WORCESTER — South High Community High School has seen its student’s health and welfare as integral to their success for decades, and now it has expanded its services to include mental health.
Along with its partner, the Family Health Center of Worcester, the school has maintained a health clinic since 1994.
The clinic is aimed at a population whose needs many times go far beyond what a school nurse can do. It’s not about cuts, bruises and headaches, but about nutrition, immunization and undiagnosed illnesses – those things typically handled by a pediatrician or family doctor.
But, with 187 homeless families and many newly-arrived students, some of who are immigrants, many of South’s students do not have primary care physicians, Family Health Center President and CEO Frances Anthes said. Often, the students are referred after a visit to the school nurse, who may see the need for something like a throat culture or a more detailed examination.
Susan Sleigh, the Family Health Center’s nurse at the school, says it is often the students’ only viable medical treatment.
“They will be sick all weekend and wait until Monday to come here,” Sleigh said.
The clinic has not only helped diagnose illnesses that students may not have been aware of, but many take advantage of a contract with the Massachusetts College of Pharmacy and Health Sciences that gets them free eye exams and eyeglasses. The clinic also offers dental care.
Among the top services provided are sports physicals and immunizations.
And a trip to the clinic also allows administrators to check for underlying issues. For example, many students may be homeless, or have no utilities, stressed due to their circumstances or even hungry.
McGovern praised the center, if not for its services, for simply being a place students can find a person to talk to. Several anecdotes were shared about students who are simply stressed out due to their circumstances and have no idea where to turn.
“It’s a friendly face,” said Principal Maureen Binienda, who was recently named superintendent for the district. “They come here because people are nice to them.”
Since the beginning of the current school year, the clinic has treated 1,200 students. Another 400 went to the clinic for mental health services that started being offered this year. Those issues can range from trauma-induced stress to addiction.
“We always knew there was a need, this proves it,” Anthes said.
It was the new services that drew McGovern, Anthes said.
“I was in his office and he was discussing the need for more mental health care and addiction prevention services and I said ‘we are offering it, come see,'” she said. “And, that’s the kind of person Jim is, he came.”
McGovern said the tour reinforced what he already knew. He described talking to inmates and asking how they got to where they were in life. He said their answers show they felt isolated, depressed, bullied and hopeless.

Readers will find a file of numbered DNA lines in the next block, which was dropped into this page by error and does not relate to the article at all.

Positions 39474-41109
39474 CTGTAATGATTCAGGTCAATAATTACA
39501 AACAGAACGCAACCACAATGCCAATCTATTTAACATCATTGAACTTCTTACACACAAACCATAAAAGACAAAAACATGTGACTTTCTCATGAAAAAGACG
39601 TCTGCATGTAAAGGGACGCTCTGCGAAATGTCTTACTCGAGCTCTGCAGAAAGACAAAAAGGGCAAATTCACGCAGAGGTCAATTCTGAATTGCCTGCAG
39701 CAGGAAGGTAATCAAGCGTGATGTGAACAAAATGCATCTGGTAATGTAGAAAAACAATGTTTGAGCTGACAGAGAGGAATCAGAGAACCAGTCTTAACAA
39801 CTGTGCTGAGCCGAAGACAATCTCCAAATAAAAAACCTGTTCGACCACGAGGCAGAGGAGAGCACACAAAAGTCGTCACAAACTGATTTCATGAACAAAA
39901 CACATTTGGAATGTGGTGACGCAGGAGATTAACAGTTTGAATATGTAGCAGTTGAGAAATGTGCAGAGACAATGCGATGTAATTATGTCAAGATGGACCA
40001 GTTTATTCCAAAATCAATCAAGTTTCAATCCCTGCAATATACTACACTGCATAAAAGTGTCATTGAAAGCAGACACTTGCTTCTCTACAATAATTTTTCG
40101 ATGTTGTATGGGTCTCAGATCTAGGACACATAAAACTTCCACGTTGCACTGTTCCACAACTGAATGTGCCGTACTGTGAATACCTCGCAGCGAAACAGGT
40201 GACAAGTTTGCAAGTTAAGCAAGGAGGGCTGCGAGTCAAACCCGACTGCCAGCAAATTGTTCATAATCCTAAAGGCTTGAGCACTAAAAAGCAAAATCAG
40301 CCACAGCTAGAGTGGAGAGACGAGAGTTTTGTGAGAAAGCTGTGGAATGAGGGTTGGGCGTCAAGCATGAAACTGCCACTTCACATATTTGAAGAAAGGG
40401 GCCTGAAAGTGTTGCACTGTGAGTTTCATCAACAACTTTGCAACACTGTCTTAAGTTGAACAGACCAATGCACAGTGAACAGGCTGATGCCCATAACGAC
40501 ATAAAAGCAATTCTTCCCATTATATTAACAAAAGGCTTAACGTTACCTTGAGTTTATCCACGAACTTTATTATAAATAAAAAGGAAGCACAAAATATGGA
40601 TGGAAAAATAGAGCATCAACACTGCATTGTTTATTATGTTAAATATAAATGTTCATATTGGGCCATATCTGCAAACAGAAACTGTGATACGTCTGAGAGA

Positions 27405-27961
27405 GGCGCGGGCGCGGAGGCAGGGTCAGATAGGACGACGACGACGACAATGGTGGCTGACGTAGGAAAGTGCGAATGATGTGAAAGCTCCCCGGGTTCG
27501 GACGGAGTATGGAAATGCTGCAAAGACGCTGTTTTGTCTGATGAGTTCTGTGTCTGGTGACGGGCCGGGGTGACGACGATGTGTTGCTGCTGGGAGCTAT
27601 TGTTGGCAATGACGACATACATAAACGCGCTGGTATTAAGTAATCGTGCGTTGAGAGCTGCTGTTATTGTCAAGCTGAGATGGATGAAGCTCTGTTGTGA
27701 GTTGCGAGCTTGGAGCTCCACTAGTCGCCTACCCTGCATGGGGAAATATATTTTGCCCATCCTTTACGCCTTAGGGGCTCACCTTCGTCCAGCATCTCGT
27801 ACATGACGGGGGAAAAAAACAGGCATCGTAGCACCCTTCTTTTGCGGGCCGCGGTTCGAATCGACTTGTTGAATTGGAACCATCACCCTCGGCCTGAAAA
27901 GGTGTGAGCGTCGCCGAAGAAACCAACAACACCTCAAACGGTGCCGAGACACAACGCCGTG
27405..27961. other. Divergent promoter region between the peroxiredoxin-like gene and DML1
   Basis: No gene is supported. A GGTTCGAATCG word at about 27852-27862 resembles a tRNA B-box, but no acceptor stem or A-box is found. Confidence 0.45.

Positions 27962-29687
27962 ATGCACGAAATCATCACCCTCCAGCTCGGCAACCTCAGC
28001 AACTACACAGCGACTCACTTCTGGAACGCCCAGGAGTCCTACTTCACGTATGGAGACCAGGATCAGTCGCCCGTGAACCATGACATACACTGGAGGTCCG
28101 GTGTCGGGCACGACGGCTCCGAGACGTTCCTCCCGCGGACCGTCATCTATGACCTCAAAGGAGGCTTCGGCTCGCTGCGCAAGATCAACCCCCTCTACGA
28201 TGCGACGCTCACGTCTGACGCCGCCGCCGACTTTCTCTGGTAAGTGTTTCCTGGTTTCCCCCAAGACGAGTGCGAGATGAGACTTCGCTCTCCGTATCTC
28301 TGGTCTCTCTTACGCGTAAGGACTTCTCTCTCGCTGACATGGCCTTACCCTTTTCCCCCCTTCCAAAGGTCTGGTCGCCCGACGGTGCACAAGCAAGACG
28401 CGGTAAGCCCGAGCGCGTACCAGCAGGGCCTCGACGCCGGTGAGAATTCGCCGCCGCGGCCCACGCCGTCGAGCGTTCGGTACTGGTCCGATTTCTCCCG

“They had nobody to talk to,” he said, adding the services South High and some other urban schools are offering “are trying to avoid people going down this road”
“That requires them to have a place to go,” he said.
A large portion of Friday’s tour was spent in the school’s longstanding food pantry. Created by the school, not the clinic, the two areas often cross, according to administrators, who say food is often missing from homes for the same reason healthcare is, poverty and homelessness.
The pantry is supported by many in the community, including regular food drives during shows at the Hanover Theater for Performing Arts, businesses and school families according to Binienda.
Hunger in itself is a bane for students, McGovern said, noting it is believed $1.6 billion is lost in productivity and learning time per year due to people going hungry.
“People say we don’t want to spend any money, when for a much smaller investment, you could eliminate that,” McGovern said.
The pantry has also morphed over time. Once only foods considered healthful were purchased and stocked, until a homeless student asked for a cake mix to make a cake for his or her own birthday.
Binienda did not specify the sex of the student, but she said it made the pantry’s organizer’s see a deeper mission than simply hunger: The mental state of the students.
The pantry now has cake mixes and frostings for birthdays, she noted. In addition, Binienda said she is now working on getting donations of vouchers for Laundromats.
“A lot of times, if it comes down to laundry or food, parents will buy the food,” Binienda said. “But, if the clothes are dirty, the kids won’t go to school.”
And the students appreciate, administrators said. Many return to donate items to the pantry once they have graduated and have become successful, as do families who needed temporary assistance, Binienda said. When she was in the running for superintendent, she said many former students noted the school had helped them through tough personal times.
“This is what community is supposed to do,” McGovern said. “It doesn’t happen everywhere. But, if you don’t learn, and you are not educated, you probably will not have the future you are supposed to have.”
Binienda agreed, noting: “This is why school-based health centers need to be expanded: They work.”
Michael D. Kane